Thescoresontheﬁvekeyvariablesdemonstrated

considerable variation among participants

(Table 1). For example, scores for math anxiety

ranged from the minimum to the maximum

possible.

With 60% being the pass mark, 126 (55%) of

the participants failed the NAT, and 210 (92%)

of the participants failed the DCAT. As can be

seen in Table 2 low levels of math anxiety

(score 0–24%) were demonstrated by 10%

of the students, 70% demonstrated medium

levels of math anxiety (score 25–74%); 20%

demonstrated high levels of math anxiety

(score75%).

There were signiﬁcant correlations between

all the variables (Table 3) with the strongest

being between math and drug calculation

self-efﬁcacy, math anxiety and self-efﬁcacy,

numerical and drug calculation abilities, and

math anxiety and drug calculation ability.

Cross-tabulations results indicated that 93%

of the students who failed the numeracy test

and 83% of the students who failed the drug

calculation test demonstrated signs of math

anxiety (score25%). In comparison, 63% of

the students who passed the numeracy test

and 32% of the students who passed the drug

calculation test demonstrated math anxiety

signs.

Independent samples t-tests (Table 4)

demonstrated that students who failed the

numeracy test were signiﬁcantly more anxious

(t[216] ¼7.04, p<.001) and less conﬁdent

(t[214] ¼5.77, p<.001) in performing

numerical calculations and less conﬁdent in

performing drug calculations (t[213] ¼3.42,

p¼.001) than those who passed. In addition,

independent samples t-tests demonstrated that

students who failed the drug calculation test

were signiﬁcantly more anxious (t[226] ¼4.43,

p<.001) and less conﬁdent (t[224] ¼3.18,

p¼.002) in performing numerical calculations

and less conﬁdent in performing drug

calculations (t[223] ¼2.48, p¼.014) than

those who passed the test.

Prediction of Drug Calculation Ability

Before carrying out multiple regression analysis,

the linearity between dependent and independent

variables, normality, homoscedasticity, and

multicollinearity were checked. In the multiple

regression analysis, any missing cases were

excluded pairwise. Results of the multiple

regression, which included as independent

variables numerical ability, math anxiety, and

math and drug calculation self-efﬁcacy, indicated

a good ﬁt (R

2

¼36.5%) and the overall

relationship was signiﬁcant (F[4,217] ¼31.2,

p<.001). Numerical ability (beta ¼0.500,

p<.001) made the strongest unique contribu-

tion, when controlling for the other variables,

followed by drug calculation self-efﬁcacy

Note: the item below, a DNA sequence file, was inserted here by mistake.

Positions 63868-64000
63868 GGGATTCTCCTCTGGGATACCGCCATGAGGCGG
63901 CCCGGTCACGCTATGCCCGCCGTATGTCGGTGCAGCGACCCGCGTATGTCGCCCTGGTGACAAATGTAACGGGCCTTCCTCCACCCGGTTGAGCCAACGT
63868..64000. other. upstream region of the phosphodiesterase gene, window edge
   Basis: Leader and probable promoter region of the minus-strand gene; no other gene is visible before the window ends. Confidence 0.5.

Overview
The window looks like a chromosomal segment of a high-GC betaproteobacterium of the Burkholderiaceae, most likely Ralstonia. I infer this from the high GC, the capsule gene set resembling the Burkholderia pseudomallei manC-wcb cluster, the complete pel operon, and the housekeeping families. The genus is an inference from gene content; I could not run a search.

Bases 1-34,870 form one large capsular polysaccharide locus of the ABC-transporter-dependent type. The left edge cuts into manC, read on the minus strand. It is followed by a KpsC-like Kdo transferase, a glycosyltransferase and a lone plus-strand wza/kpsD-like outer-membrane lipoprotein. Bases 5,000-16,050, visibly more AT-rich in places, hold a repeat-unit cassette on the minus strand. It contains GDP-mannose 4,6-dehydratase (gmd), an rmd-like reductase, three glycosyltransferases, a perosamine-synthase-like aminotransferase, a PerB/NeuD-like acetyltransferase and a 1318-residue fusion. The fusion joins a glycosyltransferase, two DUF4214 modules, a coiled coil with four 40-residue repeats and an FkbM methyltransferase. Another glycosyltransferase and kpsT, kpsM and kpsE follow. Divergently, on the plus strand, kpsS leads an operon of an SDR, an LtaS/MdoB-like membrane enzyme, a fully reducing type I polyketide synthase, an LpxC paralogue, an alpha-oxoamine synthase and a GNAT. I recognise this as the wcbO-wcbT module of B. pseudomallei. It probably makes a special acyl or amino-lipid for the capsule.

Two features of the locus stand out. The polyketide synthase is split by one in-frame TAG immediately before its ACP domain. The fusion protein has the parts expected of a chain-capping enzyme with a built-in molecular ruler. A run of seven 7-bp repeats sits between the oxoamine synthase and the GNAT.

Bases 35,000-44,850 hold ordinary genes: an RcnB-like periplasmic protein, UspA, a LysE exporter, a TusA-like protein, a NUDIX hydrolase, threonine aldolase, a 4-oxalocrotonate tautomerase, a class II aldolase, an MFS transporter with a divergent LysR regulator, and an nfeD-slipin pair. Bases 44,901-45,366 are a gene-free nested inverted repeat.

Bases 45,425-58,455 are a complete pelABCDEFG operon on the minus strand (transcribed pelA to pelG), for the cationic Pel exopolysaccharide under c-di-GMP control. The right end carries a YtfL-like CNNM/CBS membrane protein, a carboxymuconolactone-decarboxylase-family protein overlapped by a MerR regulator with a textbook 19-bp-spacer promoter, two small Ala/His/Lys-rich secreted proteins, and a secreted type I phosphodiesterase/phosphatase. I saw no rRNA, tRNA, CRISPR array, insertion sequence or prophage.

(beta ¼0.162, p¼.036). Math anxiety and

math self-efﬁcacy were non-signiﬁcant. When

the non-signiﬁcant variables of math anxiety

and self-efﬁcacy were removed, the model

remained a good ﬁt (R

2

¼36.3%) and the

overall relationship was signiﬁcant (F[2,222] ¼

63.3, p<.001). Numerical ability (beta ¼.52,

p<.001) made the strongest unique contribu-

tion, when controlled for other variables,

followed by drug calculation self-efﬁcacy

(beta ¼0.18, p<.001).

Discussion

The ﬁndings demonstrated a strongly signiﬁcant

positive relationship between participants’

Table 1. Descriptive Statistics of the Study Variables

Variable nMin % Max % Mean (SD) %

Math anxiety 228 0.0 100.0 58.6 (22.9)

Math self-efficacy 226 2.8 94.4 54.4 (19.4)

Drug calculations self-efficacy 225 10.0 93.3 45.6 (18.8)

Numerical ability 229 2.3 100.0 54.8 (24.7)

Drug calculation ability 229 0.0 85.0 36.2 (15.1)

Table 2. Math Anxiety Scores (n¼228)

Math anxiety scores n%

10%–24% 23 10

25%–74% 160 70

75% 45 20

182 RESEARCH IN NURSING & HEALTH

Research in Nursing & Health

numerical and drug calculation ability levels.

This result, together with the regression analysis

result indicating numerical ability to be the

main predictor of drug calculation ability,

demonstrate empirically the importance of

basic numerical skills for performing drug

calculations. Both the numerical and drug

calculation abilities of the participants were

found to be poor. The reasons for this can

only be speculated upon, but could include

dependence on calculators and inadequate

previous mathematical education (McMullan,

Jones, & Lea, 2010). However, no matter the

reason, the results suggest that any mathematical

deﬁcits need to be identiﬁed early on (ideally at

admission) and corrected as soon as possible.

There was not only a signiﬁcant positive

relationship between students’ math self-efﬁcacy

and math performance, but also signiﬁcant

positive relationships between math self-efﬁcacy,

drug calculation self-efﬁcacy, and drug calcula-

tion performance. This conﬁrmed recent results

of Andrew, Salamonson, and Halcomb (2009),

who in a study of 112 second year students

found that those who had high math self-efﬁcacy

scores performed signiﬁcantly better in a drug

calculation exam than those who had low

math self-efﬁcacy scores (t¼2.65, p¼.009).

Together these ﬁndings empirically support

Bandura’s (1986) self-efﬁcacy theory, which

suggests that self-efﬁcacy beliefs inﬂuence

performance, mainly through their effect on

effort, persistence, and perseverance.

An important way to improve a person’s self-

efﬁcacy is by providing positive encouragement

and constructive feedback. There is consistent

evidence demonstrating that evaluative feedback

(either ability or effort feedback) during

mathematics practice increases mathematics

self-efﬁcacy and achievement (Schunk &

Hanson, 1989). However, how the feedback is

perceived depends very much on the credibility

and competence of the person who provides it

and whether the encouragement and feedback

given is realistic and sincere, otherwise it can

negatively affect self-efﬁcacy beliefs (Bandura,

1986, 1997).

Regarding the effect of math anxiety, partici-

pants in this study who failed the numerical

and/or drug calculation tests were signiﬁcantly